"This rate computation change slows the growth of certain military pay and benefits in a fair, responsible and sustainable way," defense officials say.

The third major pillar of military compensation, Basic Allowance for Subsistence — the monthly food allowance — rises by a miniscule amount this year, by 25 cents per month for officers, to $253.63, and by 37 cents per month for enlisted members, to $368.29.

Those small hikes are largely due to the fact that BAS is linked to, and changes with, the Agriculture Department’s food cost index. WIth inflation virtually nonexistent in 2015, that index has remained almost flat.

The year ahead is likely to bring much more turbulence in the world of military compensation, with the launch of a completely new military retirement system and ongoing reviews aimed at reforming the military health care and commissary systems.

 

 

2016 Basic Pay
All service members received a 1.3 percent increase in basic pay effective Jan. 1. The monthly rates in effect this year:
View the 2016 Basic Pay Chart

2016 Regular Military Compensation
Regular Military Compensation combines basic pay, Basic Allowance for Housing, Basic Allowance for Subsistence, and the tax advantage of those tax-free allowances. It dos not include the overseas housing allowance. The monthly rates listed below represent the average RMC for all service members with the paygrades and years of service shown. A dash indicates that none of the services reported having andyone in that combination of paygrade and service. Average annual military salaries as of Jan. 1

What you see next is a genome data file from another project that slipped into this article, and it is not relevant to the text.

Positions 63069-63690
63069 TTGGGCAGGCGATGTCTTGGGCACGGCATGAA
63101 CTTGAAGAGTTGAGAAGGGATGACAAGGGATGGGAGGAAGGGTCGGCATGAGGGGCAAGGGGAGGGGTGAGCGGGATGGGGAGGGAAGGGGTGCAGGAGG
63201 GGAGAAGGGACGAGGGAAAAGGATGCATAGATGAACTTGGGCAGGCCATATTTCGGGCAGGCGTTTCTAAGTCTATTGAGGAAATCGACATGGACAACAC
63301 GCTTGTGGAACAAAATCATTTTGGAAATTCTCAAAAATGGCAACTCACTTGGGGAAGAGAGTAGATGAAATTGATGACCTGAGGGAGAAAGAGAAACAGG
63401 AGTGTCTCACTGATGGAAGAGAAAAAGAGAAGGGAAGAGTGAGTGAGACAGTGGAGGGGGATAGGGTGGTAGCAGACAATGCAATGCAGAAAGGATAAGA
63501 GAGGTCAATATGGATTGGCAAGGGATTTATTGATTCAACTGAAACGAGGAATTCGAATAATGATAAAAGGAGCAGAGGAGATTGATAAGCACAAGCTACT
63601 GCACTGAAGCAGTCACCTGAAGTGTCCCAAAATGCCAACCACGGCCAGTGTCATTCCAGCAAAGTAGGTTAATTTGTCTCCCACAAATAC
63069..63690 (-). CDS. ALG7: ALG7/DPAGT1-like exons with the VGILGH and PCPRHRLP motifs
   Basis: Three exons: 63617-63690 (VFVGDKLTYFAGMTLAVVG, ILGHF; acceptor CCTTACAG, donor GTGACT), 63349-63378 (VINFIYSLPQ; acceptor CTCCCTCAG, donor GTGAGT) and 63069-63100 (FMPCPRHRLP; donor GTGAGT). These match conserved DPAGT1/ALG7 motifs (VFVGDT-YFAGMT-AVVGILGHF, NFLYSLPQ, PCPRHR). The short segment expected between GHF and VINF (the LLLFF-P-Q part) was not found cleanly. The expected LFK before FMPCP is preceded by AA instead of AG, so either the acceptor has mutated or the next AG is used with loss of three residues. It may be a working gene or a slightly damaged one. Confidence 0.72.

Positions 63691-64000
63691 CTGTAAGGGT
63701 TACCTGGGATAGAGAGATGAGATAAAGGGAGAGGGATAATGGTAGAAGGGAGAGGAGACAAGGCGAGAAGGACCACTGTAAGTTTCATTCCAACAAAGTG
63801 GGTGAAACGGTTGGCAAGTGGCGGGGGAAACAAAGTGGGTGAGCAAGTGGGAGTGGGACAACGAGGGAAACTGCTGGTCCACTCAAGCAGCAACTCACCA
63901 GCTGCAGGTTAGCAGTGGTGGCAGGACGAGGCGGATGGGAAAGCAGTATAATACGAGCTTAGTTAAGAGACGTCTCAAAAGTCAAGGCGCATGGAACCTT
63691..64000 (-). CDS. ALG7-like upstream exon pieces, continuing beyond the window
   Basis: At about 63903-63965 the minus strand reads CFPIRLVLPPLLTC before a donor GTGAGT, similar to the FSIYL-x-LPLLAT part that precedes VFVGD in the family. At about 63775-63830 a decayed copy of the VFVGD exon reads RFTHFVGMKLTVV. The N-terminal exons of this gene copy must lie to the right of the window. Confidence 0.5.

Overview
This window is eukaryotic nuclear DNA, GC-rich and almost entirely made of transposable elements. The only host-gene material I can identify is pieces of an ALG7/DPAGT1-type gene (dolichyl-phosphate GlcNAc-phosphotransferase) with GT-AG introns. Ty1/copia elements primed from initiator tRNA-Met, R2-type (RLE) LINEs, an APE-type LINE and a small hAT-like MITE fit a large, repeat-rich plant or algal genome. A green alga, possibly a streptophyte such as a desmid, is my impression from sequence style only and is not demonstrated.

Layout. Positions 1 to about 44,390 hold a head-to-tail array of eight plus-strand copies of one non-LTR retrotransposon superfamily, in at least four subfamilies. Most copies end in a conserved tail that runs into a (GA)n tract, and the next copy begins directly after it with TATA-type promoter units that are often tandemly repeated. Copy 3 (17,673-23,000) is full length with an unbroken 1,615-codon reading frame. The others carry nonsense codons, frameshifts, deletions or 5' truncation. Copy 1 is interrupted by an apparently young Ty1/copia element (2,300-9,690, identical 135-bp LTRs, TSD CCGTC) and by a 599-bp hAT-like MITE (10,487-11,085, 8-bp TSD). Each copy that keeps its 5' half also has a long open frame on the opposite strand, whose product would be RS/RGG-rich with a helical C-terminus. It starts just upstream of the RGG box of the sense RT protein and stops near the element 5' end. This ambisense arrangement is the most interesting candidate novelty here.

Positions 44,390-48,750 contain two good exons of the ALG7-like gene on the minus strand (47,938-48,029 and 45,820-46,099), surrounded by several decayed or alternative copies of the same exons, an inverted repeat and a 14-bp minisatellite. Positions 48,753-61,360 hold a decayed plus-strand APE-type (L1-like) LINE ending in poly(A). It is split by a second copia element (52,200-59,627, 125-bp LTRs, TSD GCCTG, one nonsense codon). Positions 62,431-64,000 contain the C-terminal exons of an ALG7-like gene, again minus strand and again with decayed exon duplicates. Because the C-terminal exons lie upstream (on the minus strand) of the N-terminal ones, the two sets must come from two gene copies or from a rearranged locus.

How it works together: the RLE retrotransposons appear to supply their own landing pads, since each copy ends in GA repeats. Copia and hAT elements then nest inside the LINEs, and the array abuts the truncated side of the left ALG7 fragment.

View the 2016 Regular Military Compensation Chart

2016 Involuntarily Separation Pay
Most members involuntarily separated from active duty are eligible for separation pay. The figures shown here are the payments to people who have exactly the number of years of service listed; actual payments are based on both full and partial years of service. A dash in the chart indicates that none of the services reported any members with that combination of years and paygrade. Payment levels for 2016:
View the 2016 Involuntarily Separation Pay Chart

2016 Retirement Pay
Members who retire this year and do not have a disability retirement receive retired pay based on their basic pay. The figures in the table below assume three things: 1) That 2016 retirees with 36 or more completed years of active duty entered the military before Sept. 8, 1980, which puts them under the old plan that pegs retirement pay to a member’s final basic pay; 2) that current-year retirees with less than 35 completed years of active duty entered the military after Sept. 7, 1980, which puts them under the High-3 plan that pegs retirement pay to a member’s average basic pay over the three highest earning years in uniform, almost always the last three years; and 3) that these High-3 retirees spent their final three years at the same grade in which they retired. The figures below assume the exact number of years of service shown; retirement pay is pro-rated for additional months of service. Exact amounts of retirement pay vary by individual and depend on such factors as annual pay raises and dates of longevity pay increases compared to dates of retirement. Monthly retirement pay as of Jan. 1, 2016:
View the 2016 Retirement Pay Chart